Last week, Politico published a draft Supreme Court opinion that would overturn Roe v. Wade and Planned Parenthood v. Casey and end 50 years of constitutional protections for the right to choose. The decision, written by Justice Samuel Alito, would leave it up to state legislatures to regulate and criminalize abortion as they see fit. Given that Republicans control a disproportionate number of state legislatures, the practical effect of this result would be to deny essential healthcare to millions of people.
Unless Congress takes action. The Women’s Health Protection Act would protect the right to access abortion across the country, codifying the right to choose that the Court announced in Roe. Last September, the Act passed the Democratic-controlled House of Representatives by a 218-211 vote.
In a 50-50 Senate that Democrats control only by virtue of Vice President Kamala Harris’s tie-breaking vote, however, the legislation has ground to a halt. Neither West Virginia Senator Joe Manchin nor Pennsylvania Senator Bob Casey signed on to the Senate version of the bill, which has 48 co-sponsors. In a February vote to move the bill forward, Democrats were only able to wrangle 46 votes. California Senator Dianne Feinstein, Georgia Senator Raphael Warnock, and New Mexico Senator Ben Ray Lujan were not present. West Virginia Senator Joe Manchin voted no.
The Dobbs leak, however, underscored the urgency of the moment. Days later, Casey announced that he’d vote for the WHPA, noting that “circumstances around the entire debate on abortion” had changed in the interim. On May 11, Senate Majority Leader Chuck Schumer again held a vote to advance the WHPA; again, it failed, 51-49. All 50 Republicans opposed it; Manchin was the lone Democrat to join them.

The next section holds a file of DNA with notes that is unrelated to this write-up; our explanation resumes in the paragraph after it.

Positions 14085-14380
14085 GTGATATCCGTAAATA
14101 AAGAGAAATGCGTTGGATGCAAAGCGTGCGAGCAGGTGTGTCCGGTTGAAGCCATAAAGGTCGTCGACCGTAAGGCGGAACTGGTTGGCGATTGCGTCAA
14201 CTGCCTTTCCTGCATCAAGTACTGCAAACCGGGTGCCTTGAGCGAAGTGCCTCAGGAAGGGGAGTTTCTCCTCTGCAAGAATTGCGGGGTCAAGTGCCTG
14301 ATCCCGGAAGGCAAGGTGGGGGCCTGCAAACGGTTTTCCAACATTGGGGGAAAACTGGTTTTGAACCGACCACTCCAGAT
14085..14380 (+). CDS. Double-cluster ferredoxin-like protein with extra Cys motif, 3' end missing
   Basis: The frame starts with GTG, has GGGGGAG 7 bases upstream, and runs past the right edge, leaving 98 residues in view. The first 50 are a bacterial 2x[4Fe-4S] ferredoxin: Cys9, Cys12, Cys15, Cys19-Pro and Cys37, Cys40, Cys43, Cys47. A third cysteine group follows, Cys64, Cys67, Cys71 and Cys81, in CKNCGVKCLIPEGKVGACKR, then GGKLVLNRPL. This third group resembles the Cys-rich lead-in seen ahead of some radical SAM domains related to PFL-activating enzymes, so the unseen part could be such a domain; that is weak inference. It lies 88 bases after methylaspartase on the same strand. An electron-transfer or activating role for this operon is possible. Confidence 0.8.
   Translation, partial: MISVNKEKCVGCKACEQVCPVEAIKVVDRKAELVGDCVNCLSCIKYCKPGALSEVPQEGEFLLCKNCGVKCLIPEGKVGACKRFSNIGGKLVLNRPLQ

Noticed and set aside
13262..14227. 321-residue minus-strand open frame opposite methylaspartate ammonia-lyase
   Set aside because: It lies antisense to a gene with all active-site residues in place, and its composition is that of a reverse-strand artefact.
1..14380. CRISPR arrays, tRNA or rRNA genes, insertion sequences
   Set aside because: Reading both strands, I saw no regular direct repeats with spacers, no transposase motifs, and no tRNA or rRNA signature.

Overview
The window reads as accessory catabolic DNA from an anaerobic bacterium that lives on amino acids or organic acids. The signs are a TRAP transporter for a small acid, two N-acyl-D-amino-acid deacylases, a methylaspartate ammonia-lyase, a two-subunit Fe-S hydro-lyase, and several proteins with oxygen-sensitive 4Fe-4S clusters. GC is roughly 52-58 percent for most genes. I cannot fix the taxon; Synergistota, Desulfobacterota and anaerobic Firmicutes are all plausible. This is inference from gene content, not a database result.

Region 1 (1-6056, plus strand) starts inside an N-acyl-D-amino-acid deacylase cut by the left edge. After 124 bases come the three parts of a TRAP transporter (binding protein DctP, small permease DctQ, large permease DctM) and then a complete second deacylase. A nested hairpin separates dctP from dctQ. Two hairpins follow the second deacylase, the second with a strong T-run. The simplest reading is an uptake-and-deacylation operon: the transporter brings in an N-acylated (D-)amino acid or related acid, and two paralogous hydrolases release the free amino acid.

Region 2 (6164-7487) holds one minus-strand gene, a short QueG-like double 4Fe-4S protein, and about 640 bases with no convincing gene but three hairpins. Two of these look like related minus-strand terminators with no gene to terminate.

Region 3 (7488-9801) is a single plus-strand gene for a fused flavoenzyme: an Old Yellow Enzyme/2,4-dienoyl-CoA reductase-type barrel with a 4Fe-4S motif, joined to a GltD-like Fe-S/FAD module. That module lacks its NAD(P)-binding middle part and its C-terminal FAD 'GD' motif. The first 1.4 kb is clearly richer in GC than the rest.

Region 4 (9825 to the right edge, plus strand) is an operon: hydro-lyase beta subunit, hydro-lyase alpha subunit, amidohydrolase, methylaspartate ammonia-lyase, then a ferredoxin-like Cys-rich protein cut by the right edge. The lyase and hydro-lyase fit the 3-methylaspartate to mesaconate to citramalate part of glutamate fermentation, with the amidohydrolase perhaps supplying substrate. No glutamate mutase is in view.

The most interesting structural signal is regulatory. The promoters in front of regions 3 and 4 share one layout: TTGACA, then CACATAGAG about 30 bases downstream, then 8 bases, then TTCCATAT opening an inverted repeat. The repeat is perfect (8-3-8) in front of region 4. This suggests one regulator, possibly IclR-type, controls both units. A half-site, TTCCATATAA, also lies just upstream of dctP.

Even if Democrats were united on substance, there remain procedural hurdles to codifying Roe: The Senate filibuster, which requires that a supermajority of 60 senators agree to end debate on a bill, would prevent the WHPA from going forward. By simple majority vote, Democrats could modify the filibuster to force a vote on the WHPA. To date, though, they have been unwilling to do so, for the WHPA or for any other major progressive legislation.
With the midterm elections looming, unless Democrats take action now to protect the right to choose, that right could disappear very soon. Unless you think Democrats are going to win a 60-senator, pro-choice, filibuster-proof majority anytime soon, a 50-something-senator pro-choice Democratic majority that is willing to amend the filibuster is the only way forward for abortion rights.
The WHPA’s passage would not necessarily end the conservative assault on abortion rights; if the WHPA were to become law, this Court’s 6-3 conservative supermajority is likely to find a reason to strike it down. But a presumed legal challenge does not mean Democrats should abandon one of the party’s ostensibly bedrock values altogether. Besides, the benefits of a theoretical filibuster-free Senate would extend beyond any particular piece of legislation: Without this archaic 60-vote requirement in place, Democrats would have the ability to take on meaningful Supreme Court reform proposals, too, if only they can summon the courage to do so.
In the wake of the Dobbs leak, we reviewed the public statements of all 50 Democratic senators and contacted their offices to see where each one stands on changing or ending the filibuster to enact the WHPA—and how the Dobbs leak might have changed their decisionmaking calculus. Here’s what we found out.
Unless otherwise noted, this information comes from the offices of Democratic senators. We’ll update as necessary.
|Kyrsten Sinema||Arizona||Opposes ending the filibuster.|
|Mark Kelly||Arizona||Unclear. “If there is a proposal to change the rules, I will make a decision on what is in the best interest of the country and the folks I represent in Arizona.”|
|Dianne Feinstein||California||Did not respond to request for comment.|
|Alex Padilla||California||Supports ending the filibuster to “codify abortion rights.”|
|John Hickenlooper||Colorado||Did not respond to request for comment.|
|Michael Bennet||Colorado||“Believes that 51 senators should be able to move legislation forward.”|
|Richard Blumenthal||Connecticut||Supports ending the filibuster to pass WHPA.|
|Chris Murphy||Connecticut||Supports “ending the filibuster in order to codify Roe v. Wade.”|